1974, when Dr. Jack Ryder took over the presidency of then Saginaw
Valley College, the pine trees along the Fox Drive were barely knee
high, and the nearly 2,000 students and faculty of this tiny college
were divided over issues of governance, ethnic representation and
When Dr. Sam
Marble retired Saginaw Valley was in the market for a new President.
The candidate ideally would posses abilities that included according
to Charles Curtiss, chair of the Board of Control. "The ability
to work effectively with the state legislature, high integrity,
a good understanding of the tri-county area, a believer in academic
freedom, responsiveness to minorities, strong public relations skills
and a sensitivity to the purpose of the college."
In Dr. Jack
Ryder, Saginaw Valley found a leader who, with a varying degree
of success, fulfilled all those requirement and added some strengths
of his own to the list. His first few months on campus weren't particularly
easy. Dr. Ryder's inaugural speech was accompanied by picketers
hoping to retain Dr. Hanos Wenek and the Polish Institute. Ryder's
first few days in the president's office were marked by a furious
student who demanded payment for an expensive leather coat that
had been ruined by a smoke bomb tossed into his classroom. In addition
to the day-to-day frictions of running a college, Dr. Ryder had
to overcome some unique problems, Saginaw Valley suffered from a
sagging image among legislators and local residents.
to past House Minority Leader J. Michael Busch, "Before Ryder, SVSC
has a great deal of problem's with credibility." Dr. Ryder went
to Lansing and listened to the complaints. He felt some complaints
were warranted. Other complaints were "pretty much just posturing.
Politicians doing what they do. But, I had a commitment to SVC,
as it was called then, and was very much up front about it."
The key to
Dr, Ryder's commitment to SVSU lies in his vision of the schools
mission. When he accepted the President's job in 1974, he knew that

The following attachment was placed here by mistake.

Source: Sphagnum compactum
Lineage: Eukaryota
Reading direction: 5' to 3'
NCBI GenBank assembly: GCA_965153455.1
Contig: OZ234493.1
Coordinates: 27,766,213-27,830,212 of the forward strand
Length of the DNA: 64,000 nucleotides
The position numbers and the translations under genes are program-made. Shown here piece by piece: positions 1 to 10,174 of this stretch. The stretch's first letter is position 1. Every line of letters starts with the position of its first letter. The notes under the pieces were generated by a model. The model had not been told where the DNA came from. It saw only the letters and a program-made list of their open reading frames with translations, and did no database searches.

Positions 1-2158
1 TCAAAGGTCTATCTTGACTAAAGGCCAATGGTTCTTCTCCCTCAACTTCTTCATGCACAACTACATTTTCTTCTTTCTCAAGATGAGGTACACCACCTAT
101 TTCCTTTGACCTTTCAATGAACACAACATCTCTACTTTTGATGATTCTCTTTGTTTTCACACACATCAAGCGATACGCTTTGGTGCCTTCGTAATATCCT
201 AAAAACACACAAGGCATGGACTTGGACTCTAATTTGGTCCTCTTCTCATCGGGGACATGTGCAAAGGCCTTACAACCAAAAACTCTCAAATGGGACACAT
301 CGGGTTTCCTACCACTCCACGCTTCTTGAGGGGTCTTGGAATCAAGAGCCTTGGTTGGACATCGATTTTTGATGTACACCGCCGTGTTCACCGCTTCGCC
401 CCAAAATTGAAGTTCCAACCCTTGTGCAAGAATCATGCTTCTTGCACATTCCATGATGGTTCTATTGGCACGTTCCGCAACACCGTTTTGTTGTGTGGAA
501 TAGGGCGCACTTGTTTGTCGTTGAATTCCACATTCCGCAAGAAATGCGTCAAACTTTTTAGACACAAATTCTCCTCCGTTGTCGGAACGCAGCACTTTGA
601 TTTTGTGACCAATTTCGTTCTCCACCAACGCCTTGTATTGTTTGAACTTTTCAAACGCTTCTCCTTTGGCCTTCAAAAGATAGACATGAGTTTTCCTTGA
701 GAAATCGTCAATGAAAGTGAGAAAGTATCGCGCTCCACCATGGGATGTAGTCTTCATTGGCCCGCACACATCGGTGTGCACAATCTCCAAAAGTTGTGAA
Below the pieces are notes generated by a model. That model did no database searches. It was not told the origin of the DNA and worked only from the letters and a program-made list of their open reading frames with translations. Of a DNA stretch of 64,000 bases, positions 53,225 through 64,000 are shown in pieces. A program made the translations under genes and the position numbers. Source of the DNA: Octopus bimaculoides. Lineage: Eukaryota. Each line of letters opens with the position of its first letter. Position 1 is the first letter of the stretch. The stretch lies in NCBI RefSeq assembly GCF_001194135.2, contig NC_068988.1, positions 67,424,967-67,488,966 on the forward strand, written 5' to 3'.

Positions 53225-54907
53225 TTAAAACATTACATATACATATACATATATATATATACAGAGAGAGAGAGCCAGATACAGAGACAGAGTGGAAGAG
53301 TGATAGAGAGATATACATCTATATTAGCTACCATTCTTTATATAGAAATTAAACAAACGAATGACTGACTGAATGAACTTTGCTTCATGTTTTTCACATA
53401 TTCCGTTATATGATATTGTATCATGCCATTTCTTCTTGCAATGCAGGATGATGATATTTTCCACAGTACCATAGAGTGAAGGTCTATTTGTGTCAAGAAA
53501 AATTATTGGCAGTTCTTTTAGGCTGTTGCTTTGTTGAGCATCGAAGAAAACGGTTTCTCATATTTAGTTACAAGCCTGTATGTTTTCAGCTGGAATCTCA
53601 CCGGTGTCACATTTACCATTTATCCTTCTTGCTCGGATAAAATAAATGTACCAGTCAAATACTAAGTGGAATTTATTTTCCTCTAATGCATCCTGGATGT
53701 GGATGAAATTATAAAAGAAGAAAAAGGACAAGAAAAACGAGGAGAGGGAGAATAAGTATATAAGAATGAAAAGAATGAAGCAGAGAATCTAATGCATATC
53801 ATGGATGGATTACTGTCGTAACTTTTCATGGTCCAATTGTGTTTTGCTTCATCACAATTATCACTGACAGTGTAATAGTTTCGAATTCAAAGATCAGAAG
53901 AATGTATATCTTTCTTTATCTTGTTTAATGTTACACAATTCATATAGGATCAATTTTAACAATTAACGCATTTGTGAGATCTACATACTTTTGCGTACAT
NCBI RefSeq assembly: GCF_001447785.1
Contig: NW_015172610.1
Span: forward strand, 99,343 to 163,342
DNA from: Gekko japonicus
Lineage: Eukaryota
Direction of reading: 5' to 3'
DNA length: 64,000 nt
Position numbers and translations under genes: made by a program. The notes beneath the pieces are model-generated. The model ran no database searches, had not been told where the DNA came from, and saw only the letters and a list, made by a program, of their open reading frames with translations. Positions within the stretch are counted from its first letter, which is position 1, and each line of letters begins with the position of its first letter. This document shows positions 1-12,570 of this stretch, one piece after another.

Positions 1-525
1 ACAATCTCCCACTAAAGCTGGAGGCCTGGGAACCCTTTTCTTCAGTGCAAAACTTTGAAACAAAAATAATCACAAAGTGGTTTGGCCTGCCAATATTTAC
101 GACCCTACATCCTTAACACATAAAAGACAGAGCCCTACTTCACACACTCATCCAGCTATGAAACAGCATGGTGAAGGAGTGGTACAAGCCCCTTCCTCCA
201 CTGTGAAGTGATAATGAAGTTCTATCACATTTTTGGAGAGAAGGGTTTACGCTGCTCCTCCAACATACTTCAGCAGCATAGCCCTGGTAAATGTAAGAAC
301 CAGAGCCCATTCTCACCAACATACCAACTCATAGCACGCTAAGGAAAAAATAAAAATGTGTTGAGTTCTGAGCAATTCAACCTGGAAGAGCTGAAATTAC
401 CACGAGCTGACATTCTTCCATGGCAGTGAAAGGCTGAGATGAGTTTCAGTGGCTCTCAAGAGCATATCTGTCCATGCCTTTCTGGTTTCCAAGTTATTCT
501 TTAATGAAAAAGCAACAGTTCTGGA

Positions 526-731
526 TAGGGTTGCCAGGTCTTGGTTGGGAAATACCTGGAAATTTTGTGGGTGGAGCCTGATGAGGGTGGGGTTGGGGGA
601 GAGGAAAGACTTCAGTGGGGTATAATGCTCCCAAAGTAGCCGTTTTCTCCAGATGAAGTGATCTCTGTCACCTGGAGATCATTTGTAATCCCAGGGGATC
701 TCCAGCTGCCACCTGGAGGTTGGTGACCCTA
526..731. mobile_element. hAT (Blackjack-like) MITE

the needs of all students would have to be met-traditional students,
transfers, part-time students and students returning to ease a job
transition or to seek a new career. Compound that with an approaching
recession and the stop in state funding to education that usually
accompanies tight fiscal belt tightening, and a very complex picture
emerged. "We had a chance to break ground here, to accomplish some
goals that could help this school meet the needs of a very diverse
population. I was looking forward to the challenge." Ryder was more
then qualified to meet the challenge.
two years in Navy, he graduated from MSU with a degree in biology,
and then spent two years teaching in Greece to fulfill part of his
graduate degree. He earned his MA in school administration and Doctorate
in educational administration, both from MSU. For a man with some
enthusiasm for foreign travel, Ryder has generally worked in the
Midwest, serving as s superintendent on the Brady School District
and in Cassopolis. While serving as a superintendent, he convinced
voters to pass a 1.5 million dollar bond issue - "A miracle." According
to Samuel Adams, quoted in the Saginaw News. Ryder worked as a assistant
instructor at MSU before leaving for a job as assistant dean at
Purdue. Immediately prior to his tenure at SVSU, he was working
as a Dean and Director at Purdue's Indianapolis campus. Looking
back over Dr. Ryder's tenure at Saginaw Valley, his commitment to
growth for the university seems very obvious.
The Valley Vanguard, August 11, 1989.
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